Kerry has been a teacher and an administrator for more than twenty years. She has a Master of Education degree.
Upon completion of this lesson on John Dewey, students will be able to:
- Cite evidence when answering questions about a video.
- Describe Dewey's approach to education.
- Understand and use domain-specific vocabulary.
Common Core Curriculum Standards
Cite specific textual evidence to support analysis of primary and secondary sources, connecting insights gained from specific details to an understanding of the text as a whole.
Determine the central ideas or information of a primary or secondary source; provide an accurate summary that makes clear the relationships among the key details and ideas.
Determine the meaning of words and phrases as they are used in a text, including analyzing how an author uses and refines the meaning of a key term over the course of a text (e.g., how Madison defines faction in Federalist No. 10).
- differentiated instruction
- problem-based learning
- progressive education
- Copies of quiz
- Copies of the lessons
- Access to computer/internet
- Copies of state standards
- Miscellaneous materials determined by each group
- Various clips of teaching techniques
Video & Discussion Questions
- Preview vocabulary words.
- Watch John Dewey on Education as a class, and discuss the following questions:
- Describe John Dewey's background and experiences that qualified him to develop education philosophies.
- What is progressive education?
- What is pragmatism?
- What might you see happening in a democratic classroom?
- Compare child-centered to teacher-centered approaches to learning.
- How does an interdisciplinary curriculum encourage problem-solving?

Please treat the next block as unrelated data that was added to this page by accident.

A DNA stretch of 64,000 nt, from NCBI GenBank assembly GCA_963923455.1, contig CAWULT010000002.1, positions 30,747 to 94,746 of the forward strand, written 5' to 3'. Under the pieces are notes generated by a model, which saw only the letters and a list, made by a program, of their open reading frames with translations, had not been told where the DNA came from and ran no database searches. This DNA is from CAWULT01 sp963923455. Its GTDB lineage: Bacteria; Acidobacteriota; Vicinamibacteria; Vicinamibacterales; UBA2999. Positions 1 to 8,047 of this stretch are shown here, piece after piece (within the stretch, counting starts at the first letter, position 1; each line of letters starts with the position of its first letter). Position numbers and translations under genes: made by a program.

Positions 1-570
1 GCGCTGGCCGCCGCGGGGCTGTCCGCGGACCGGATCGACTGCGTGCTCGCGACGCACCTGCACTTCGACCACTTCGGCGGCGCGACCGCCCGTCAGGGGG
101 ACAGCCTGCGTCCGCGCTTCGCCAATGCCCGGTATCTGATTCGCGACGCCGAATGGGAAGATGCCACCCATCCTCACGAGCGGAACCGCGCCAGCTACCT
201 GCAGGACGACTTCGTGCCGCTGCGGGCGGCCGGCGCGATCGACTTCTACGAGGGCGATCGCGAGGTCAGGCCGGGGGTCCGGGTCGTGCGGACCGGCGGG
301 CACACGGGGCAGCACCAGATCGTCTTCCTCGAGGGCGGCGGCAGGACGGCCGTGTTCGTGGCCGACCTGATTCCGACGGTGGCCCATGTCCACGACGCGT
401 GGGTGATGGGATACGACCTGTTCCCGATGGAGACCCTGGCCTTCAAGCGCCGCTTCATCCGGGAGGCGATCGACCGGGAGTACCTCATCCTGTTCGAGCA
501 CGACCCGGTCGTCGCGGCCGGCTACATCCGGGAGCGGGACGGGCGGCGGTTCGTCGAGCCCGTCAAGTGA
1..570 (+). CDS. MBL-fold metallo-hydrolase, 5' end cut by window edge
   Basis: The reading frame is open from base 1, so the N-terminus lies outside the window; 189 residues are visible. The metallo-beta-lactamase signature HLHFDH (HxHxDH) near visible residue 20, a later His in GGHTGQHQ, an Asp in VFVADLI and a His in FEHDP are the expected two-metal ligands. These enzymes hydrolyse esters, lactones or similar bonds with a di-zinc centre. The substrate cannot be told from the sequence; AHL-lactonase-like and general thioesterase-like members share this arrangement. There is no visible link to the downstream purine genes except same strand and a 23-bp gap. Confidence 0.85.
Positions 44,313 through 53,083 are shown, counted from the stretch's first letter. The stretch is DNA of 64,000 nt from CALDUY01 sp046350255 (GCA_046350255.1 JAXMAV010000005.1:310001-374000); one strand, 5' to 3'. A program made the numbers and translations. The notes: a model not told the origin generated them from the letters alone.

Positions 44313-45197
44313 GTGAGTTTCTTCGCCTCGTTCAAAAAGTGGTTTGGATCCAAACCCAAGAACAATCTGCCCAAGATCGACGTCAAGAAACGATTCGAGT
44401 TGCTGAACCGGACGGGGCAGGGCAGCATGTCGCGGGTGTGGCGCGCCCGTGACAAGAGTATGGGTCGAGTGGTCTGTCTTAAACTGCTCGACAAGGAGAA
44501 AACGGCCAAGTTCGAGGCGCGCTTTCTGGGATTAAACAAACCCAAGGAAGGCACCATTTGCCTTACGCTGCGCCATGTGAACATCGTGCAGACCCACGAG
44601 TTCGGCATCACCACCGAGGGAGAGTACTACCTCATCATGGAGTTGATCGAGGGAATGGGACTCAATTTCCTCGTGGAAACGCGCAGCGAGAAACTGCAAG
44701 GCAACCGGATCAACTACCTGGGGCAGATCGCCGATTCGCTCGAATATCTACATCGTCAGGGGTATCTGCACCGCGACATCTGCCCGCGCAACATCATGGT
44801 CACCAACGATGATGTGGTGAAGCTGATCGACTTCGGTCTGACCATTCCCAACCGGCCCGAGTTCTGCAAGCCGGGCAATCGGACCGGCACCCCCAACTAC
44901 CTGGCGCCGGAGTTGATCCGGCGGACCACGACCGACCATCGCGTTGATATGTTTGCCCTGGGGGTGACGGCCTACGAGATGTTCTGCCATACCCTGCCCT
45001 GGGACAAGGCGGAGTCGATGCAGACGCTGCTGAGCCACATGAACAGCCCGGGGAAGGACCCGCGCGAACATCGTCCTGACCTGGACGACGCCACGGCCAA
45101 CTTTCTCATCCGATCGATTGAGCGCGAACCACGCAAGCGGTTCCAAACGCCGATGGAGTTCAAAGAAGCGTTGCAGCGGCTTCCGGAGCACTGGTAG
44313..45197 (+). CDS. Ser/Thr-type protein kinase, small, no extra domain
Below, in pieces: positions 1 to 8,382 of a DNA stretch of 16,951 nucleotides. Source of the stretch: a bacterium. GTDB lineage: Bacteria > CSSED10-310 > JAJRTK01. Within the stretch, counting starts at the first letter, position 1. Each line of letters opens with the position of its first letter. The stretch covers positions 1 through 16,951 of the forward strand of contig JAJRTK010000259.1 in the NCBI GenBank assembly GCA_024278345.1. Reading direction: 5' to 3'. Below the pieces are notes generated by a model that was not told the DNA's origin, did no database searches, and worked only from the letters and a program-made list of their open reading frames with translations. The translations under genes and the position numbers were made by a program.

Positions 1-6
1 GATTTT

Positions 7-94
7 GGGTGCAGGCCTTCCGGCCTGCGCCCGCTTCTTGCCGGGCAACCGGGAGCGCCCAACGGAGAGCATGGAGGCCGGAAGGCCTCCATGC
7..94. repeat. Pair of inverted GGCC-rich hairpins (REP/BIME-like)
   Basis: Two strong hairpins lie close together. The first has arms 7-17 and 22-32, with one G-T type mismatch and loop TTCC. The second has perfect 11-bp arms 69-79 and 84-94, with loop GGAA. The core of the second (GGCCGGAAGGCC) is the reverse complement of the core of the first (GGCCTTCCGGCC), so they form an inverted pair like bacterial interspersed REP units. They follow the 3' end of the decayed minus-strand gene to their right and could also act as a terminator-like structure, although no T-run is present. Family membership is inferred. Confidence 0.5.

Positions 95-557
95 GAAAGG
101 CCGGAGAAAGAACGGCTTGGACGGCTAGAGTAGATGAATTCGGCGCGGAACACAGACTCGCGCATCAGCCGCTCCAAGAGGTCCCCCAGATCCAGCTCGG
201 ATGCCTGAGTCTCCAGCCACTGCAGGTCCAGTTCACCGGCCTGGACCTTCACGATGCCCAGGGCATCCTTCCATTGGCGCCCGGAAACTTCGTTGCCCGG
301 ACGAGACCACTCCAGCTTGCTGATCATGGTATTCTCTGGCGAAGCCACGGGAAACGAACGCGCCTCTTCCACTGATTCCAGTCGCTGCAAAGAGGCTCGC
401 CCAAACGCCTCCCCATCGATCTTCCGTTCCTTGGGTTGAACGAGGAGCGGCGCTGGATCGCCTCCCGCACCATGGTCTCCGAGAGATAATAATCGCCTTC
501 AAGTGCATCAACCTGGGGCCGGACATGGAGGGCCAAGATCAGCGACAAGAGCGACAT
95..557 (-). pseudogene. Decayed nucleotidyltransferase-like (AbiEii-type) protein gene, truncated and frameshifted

- What is the teacher's role according to John Dewey?
- What types of projects would students engage in, in a Dewey-inspired classroom?
- How did Dewey pave the way for problem-based learning?
- Pass out the printable worksheet. Have students complete the questions independently, then check the answers together.
Lesson Plan Activity
Materials: Copies of lesson, paper, pens, access to computer/internet, Copies of state standards, miscellaneous materials as determined by each group
- Review vocabulary words and discuss their use in the context of the lesson.
- Divide students into small groups according to grade level bands (elementary or secondary).
- Have student groups choose a grade level and a science, language arts, and math objective that they will teach.
- Have student groups write two sets of lesson plans. One set of plans will teach the three objectives using a traditional, teacher-based approach. The second set of lesson plans will use an interdisciplinary, Dewey-inspired approach.
- Students will collect and provide all necessary materials to teach both approaches to the class. Lessons should be modified so that learning can take place within approximately a 15-minute time frame.
- After each lesson, have a class discussion about the techniques used and student outcomes. Encourage students to use vocabulary words while discussing Dewey's philosophies in action.
- After all groups have had a chance to teach their lessons, have students write a reflection paper that describes John Dewey's education philosophies, examples, and a personal statement about how Dewey's philosophies will influence their lesson planning in the future.
Materials needed: video clips of various teaching techniques, paper, pens
- Show students video clips of students engaged in a wide range of learning activities.
- Discuss and name the philosophies that have influenced the teacher that planned each activity.
- Have students create a chart that lists the philosophies, activities that match the philosophy, and their impression of the effectiveness of the activity.
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